Having seen the BA students’ Art exhibitions/Final Shows, earlier in the summer, I decided to go and see the MA shows Fri 6th Sept 2013.
I started with MA Conservation on the ground floor, tucked around near the canteen. There were only three people showing from the p/t course as the others had showed with the BA shows.
I was really taken by the theatrical posters that were displayed flat in the middle of the room.
They were of a silent movie actress based in Berlin. They were slighty exotic, one b&w the other printed in minimal colours. A silent movie of hers played on a screen behind. She was playing an exotic Mata Hari like femme fatal, in an Arabian Nights type production. Beautiful costumes of harem pants & veils, lots of veils.
The film reminded me of Eisensteins films, all expressive eyes, brooding heros & desperate women, all moving theatrically, almost ballettically down stairs. Unnatural movements yet hypnotic.
The posters were expertly repaired, their splits rejoined and the poster rebacked to consolidate them & let them live again for future generations, or to give some future conservator a great project in unbacking the pieces as per new conservation conventions?
I then moved onto the Book Arts show. Not very inspiring and even a little dissapointing, like last years.
It certainly didn’t feel like an MA show, no interesting book structures & even simple ones were poorly executed. The only one that stuck out in my mind, was a large book that had been suspended in a corner. The artist had used diff materials for pages & we the spectator were asked to enter the book, to experience it.
I had a really interesting chat with an artist, in Fine Art Digital, called Ben James.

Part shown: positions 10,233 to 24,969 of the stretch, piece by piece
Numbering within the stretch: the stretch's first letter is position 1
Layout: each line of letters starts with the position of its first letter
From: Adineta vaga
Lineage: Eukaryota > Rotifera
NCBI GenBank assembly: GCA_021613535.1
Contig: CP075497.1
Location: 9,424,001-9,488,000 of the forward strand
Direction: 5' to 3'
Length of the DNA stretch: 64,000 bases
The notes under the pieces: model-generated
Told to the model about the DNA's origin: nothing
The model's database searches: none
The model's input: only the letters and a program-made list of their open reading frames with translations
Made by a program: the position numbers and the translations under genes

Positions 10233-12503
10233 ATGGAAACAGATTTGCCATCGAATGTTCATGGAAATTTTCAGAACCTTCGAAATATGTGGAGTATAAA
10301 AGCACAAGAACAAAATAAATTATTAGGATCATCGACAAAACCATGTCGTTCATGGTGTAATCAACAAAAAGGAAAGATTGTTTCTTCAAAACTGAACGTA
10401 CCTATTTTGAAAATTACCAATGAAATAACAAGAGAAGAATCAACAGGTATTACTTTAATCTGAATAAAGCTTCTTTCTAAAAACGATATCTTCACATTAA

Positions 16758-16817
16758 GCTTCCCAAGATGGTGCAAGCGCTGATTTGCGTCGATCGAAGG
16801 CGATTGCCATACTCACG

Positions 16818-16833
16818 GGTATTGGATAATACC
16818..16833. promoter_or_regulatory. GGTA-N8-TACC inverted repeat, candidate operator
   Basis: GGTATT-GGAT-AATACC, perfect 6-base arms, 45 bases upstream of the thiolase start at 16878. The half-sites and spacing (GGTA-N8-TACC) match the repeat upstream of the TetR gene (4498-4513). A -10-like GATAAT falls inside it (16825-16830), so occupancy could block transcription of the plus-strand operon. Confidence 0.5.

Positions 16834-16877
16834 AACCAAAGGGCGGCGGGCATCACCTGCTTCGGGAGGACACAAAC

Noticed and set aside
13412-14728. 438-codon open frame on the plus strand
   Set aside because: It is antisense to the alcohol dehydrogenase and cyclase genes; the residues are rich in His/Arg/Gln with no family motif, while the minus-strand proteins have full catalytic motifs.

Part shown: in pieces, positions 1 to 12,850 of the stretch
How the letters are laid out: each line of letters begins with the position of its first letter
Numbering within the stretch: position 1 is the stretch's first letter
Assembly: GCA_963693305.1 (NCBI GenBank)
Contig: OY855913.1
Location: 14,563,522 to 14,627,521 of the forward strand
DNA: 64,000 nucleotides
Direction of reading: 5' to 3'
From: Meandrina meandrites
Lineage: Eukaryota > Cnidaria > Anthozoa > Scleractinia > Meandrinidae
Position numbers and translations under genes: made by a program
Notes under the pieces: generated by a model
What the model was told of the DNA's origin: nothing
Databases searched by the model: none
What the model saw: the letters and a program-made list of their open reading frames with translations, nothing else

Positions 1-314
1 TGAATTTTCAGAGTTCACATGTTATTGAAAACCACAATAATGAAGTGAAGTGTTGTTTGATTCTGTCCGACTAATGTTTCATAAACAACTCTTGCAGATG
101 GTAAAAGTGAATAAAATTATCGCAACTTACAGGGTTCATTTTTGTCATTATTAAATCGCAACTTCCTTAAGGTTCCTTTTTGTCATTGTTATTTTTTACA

He was tucked away down an obscure long corridor, in a studio far, far away; I almost didn’t notice him hiding in the corner on his computer ( all the Digital students were on their laptops, quiet like mice…robots). What struck me immediately about his work though was that he had a real film projector showing a film about docks & shipping containers…I know real film…in the Digital show!! He explained the reasoning behind the content but it was his use of traditional & supposedly obsolete technology that grabbed me (apparently these large container ships still film their cargos for insurance purposes).
His imagery is stark, yet colourful, with these huge slabs of painted but rusting steel vying for one’s attention. Very beautiful and painterly, full of texture.
We had a discussion about the continuing validity of ‘old’ technology, & in the preservation & continuation of so called dying arts & their resurgence in certain cultural quarters. He’s based in Whitstable which is not so far from me, I shall keep an eye on what he’s doing, a further conversation is required I think.
The other artist that really struck me was in Printmaking (I think) Chengxuan Wu.
At first it was the stunning panoramic views of Chinese landscapes that struck me. Wow, wow, wow! Endless terraces of limpid rice pools without growing rice…but in the same instance, there was a strong floral scent in the room. Quite disconcerting and I was slightly annoyed that the smell was distracting me from these amazing images. ( please see my poem posted that same day, ‘A trip back to Camberwell’). However as my gaze was drawn away from the photographs it landed on a huge open vessel in the centre of the room, filled with…
That’s right, rice.
With just a meer nod he gave me permission to plunge my hand in to the rice. It was quite a sensory experience, as my hand enjoyed the predictable sensations of letting the grains run through my fingers, the unpredictable floral scent rose again from the rice. It was wrong and yet pleasant, beautiful even. I shook my head in disbelief and wonder, he explained that the rice was not rice. It was resin, and one of the side effects of it being cut into so many tiny pieces was, that it’s originally unpleasant scent, had mutated into this almost girlish floral bouquet. A most pleasant experience indeed.
With my senses singing I couldn’t resist in buying a copy of his small book, documenting his explorations & experimentations with rice, including printing large scale images of rice grains on fabric, even embossing paper with actual rice grains.